The different types of bank loans

Banks differentiate between short-term operating loans to finance floating assets, and long-term investment loans to finance fixed assets.

Foreign funds granted to the business for more than one year are long-term loans. Bonds maturing at less than one year, which fall due for payment, are short-term foreign funds.

A current account credit facility is the traditional instrument for covering short-term liquidities and for payments. The credit line and interest rate vary according to the risk.

The financial institution pays minimum interest on credit balances of 0.125% or 0.25%. If you actually submit a loan application, the bank, takes a quarterly fee in addition to interest. This fee is usually 0.125% or 0.25%, deducted from the amount of the largest loan or from the average amount. The total of this fee and the amount from which it is deducted (amount of largest loan or average amount) also need to be determined.

A variation of the current account credit facility granted by banks is the fixed-term advance, with maturity of 1 to 12 months.

Young entrepreneurs are almost never granted unsecured loans (without collateral). Even established businesses can only get unsecured loans if they have proven that their business is flourishing and that they repay their debts on time for many years. Collateral, such as real estate that is not fully mortgaged, life insurance which is not yet pledged or transferable securities, have positive effects on costs (interest rate on loan).

Banks grant bank loans, that is, investment loans or fixed-rate loans, for the long-term financing of capital goods. These loans must be repaid in installments or in a single payment on maturity.

Fixed-rate mortgages on commercial real estate are comparatively cheaper, and real estate used as collateral must therefore be negotiable.

Value of the interest rate

The interest rate depends on the base interest rate for the refinancing of low-risk credit, i.e. the LIBOR (London Interbank Offered Rate, the market interest rate at which leading London banks grant each other short-term loans), for periods of less than 12 months, or the swap rate (interbank rate) for periods of more than one year.

As a general rule, the longer the period, the higher the interest rates. The bank adds a fee to this market rate for risk, equity and management costs, and also for its profit margin. This fee is expressed in basis points (1 basis point = 0.01%) or, as in Switzerland, as a percentage. It depends in particular on the debtor’s risk (rating), the loan amount and the collateral proposed. At the same time, the relationship with the bank (and not just in terms of granting the credit facility) can be an important factor.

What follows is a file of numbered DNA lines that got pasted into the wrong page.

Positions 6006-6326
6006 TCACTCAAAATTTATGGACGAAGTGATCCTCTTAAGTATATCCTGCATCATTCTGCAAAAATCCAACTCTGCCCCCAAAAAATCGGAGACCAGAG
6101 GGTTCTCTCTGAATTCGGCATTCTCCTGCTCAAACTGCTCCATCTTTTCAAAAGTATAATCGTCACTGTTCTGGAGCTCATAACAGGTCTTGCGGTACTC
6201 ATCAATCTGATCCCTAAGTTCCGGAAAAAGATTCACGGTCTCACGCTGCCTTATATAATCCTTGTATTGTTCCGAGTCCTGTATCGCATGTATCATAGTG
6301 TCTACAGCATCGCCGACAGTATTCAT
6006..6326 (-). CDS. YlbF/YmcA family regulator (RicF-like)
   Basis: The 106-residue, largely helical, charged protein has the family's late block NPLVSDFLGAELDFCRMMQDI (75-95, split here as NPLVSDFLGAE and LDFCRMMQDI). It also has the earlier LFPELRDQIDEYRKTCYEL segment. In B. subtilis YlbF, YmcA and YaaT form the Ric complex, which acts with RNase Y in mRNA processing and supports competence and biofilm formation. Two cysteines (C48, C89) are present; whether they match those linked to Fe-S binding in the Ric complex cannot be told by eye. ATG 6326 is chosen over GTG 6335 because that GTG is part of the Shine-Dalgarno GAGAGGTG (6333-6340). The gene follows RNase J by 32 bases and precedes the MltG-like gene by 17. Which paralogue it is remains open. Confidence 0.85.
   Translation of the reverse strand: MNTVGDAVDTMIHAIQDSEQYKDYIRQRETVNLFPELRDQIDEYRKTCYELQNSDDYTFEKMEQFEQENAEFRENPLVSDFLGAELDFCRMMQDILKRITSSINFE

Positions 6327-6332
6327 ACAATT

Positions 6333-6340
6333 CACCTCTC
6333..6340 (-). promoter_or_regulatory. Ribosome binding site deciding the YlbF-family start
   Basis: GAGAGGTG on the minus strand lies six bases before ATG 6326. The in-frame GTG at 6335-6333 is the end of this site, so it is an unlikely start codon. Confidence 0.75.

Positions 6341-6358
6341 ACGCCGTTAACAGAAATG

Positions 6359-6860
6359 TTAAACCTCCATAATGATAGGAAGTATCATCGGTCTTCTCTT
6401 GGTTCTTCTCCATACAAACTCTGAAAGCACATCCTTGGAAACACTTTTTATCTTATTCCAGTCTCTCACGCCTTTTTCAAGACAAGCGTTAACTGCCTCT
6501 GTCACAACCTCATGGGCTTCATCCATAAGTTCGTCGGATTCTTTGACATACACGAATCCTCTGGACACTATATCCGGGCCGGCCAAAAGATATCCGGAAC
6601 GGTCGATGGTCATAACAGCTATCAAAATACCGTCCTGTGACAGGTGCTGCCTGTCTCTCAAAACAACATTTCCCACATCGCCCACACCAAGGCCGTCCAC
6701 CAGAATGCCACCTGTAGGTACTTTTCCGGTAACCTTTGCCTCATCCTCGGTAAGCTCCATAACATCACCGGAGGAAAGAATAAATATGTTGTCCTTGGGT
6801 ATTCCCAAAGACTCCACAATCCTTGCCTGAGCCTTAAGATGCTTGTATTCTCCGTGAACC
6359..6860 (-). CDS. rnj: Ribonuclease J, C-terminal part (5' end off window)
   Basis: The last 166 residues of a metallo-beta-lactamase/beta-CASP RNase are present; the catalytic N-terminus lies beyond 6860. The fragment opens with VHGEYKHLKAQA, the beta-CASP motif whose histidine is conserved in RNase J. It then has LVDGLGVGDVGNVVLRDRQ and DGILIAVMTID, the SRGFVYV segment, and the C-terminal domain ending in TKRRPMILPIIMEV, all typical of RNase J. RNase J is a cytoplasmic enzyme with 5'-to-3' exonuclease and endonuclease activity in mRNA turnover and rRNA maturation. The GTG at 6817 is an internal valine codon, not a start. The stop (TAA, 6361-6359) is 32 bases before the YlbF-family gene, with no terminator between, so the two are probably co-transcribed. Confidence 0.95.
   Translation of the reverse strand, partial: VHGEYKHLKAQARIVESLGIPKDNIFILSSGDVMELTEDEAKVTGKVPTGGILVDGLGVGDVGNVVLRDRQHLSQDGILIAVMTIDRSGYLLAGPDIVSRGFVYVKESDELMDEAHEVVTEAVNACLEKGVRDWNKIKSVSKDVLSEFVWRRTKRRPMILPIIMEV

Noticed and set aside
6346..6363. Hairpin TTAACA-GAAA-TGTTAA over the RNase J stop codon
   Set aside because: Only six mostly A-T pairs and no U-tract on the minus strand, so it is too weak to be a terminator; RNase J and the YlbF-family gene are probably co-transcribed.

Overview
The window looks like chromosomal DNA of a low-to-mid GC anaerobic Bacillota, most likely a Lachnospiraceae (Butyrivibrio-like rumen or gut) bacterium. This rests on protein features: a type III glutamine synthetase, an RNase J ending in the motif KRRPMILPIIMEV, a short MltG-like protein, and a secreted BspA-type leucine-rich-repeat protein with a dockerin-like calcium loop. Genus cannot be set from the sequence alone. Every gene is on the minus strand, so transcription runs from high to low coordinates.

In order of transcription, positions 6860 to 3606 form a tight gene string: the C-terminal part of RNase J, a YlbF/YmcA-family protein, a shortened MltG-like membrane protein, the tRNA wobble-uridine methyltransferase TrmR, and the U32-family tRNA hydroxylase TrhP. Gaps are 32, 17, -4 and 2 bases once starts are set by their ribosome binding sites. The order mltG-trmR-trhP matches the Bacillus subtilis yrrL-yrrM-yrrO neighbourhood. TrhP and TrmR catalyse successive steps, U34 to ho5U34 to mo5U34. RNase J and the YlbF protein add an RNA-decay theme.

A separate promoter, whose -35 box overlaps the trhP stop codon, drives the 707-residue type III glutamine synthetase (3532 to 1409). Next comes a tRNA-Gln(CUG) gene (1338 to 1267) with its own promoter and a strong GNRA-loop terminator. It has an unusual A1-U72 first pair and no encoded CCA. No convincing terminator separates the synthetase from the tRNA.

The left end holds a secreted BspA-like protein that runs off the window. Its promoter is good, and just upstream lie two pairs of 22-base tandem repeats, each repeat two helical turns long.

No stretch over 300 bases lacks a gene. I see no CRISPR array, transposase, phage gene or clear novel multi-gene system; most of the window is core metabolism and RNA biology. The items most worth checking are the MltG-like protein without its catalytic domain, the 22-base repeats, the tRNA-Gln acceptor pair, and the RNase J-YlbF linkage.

Usually, between good solvency and average solvency, the fee is between 50 and 150 basis points. This means that a fixed-term loan, for example, over three years at a swap rate of 2%, can cost between 2.5% and 4% (2008 figures). Given the competitive pricing between banks, it is worth approaching more than one bank.

In bank jargon, “price adjustment” corresponds to the gradation of credit terms depending on the individual risk: that is, the higher the risk, the higher the cost of a credit facility. The bank bases itself on the company’s profit-making capacity, and classifies risks as payments. The classification can be very specific:

  • UBS has 15 categories of debtors (from C0 to D4)
  • CS has 19 categories (from CR01 to DCR)
  • The cantonal banks have around half a dozen

Businesses not included in the better half (average to good level of solvency) have difficulty obtaining credit unless they present collateral. But this can prove costly. The risk premium of a credit facility against collateral might be 1.25% per year, for example.


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Last modification 25.07.2018

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